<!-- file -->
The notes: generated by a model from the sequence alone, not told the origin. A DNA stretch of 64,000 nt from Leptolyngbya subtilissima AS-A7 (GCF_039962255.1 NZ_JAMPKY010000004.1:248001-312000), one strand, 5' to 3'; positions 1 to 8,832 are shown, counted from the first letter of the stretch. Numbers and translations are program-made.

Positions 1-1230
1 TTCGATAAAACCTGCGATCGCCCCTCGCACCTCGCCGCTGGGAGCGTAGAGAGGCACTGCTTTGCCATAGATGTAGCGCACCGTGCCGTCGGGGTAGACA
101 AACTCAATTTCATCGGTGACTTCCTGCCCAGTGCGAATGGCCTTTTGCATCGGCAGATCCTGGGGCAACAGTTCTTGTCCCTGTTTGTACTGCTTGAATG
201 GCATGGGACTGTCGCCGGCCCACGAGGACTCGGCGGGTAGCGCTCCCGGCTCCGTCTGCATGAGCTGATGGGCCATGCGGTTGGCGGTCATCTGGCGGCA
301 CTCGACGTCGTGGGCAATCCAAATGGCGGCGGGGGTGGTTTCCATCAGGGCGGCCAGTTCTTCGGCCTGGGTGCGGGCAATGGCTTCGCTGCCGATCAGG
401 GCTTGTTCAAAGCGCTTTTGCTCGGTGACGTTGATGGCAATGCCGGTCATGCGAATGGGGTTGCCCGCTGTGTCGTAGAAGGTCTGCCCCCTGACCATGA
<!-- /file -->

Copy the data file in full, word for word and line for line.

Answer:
The notes: generated by a model from the sequence alone, not told the origin. A DNA stretch of 64,000 nt from Leptolyngbya subtilissima AS-A7 (GCF_039962255.1 NZ_JAMPKY010000004.1:248001-312000), one strand, 5' to 3'; positions 1 to 8,832 are shown, counted from the first letter of the stretch. Numbers and translations are program-made.

Positions 1-1230
1 TTCGATAAAACCTGCGATCGCCCCTCGCACCTCGCCGCTGGGAGCGTAGAGAGGCACTGCTTTGCCATAGATGTAGCGCACCGTGCCGTCGGGGTAGACA
101 AACTCAATTTCATCGGTGACTTCCTGCCCAGTGCGAATGGCCTTTTGCATCGGCAGATCCTGGGGCAACAGTTCTTGTCCCTGTTTGTACTGCTTGAATG
201 GCATGGGACTGTCGCCGGCCCACGAGGACTCGGCGGGTAGCGCTCCCGGCTCCGTCTGCATGAGCTGATGGGCCATGCGGTTGGCGGTCATCTGGCGGCA
301 CTCGACGTCGTGGGCAATCCAAATGGCGGCGGGGGTGGTTTCCATCAGGGCGGCCAGTTCTTCGGCCTGGGTGCGGGCAATGGCTTCGCTGCCGATCAGG
401 GCTTGTTCAAAGCGCTTTTGCTCGGTGACGTTGATGGCAATGCCGGTCATGCGAATGGGGTTGCCCGCTGTGTCGTAGAAGGTCTGCCCCCTGACCATGA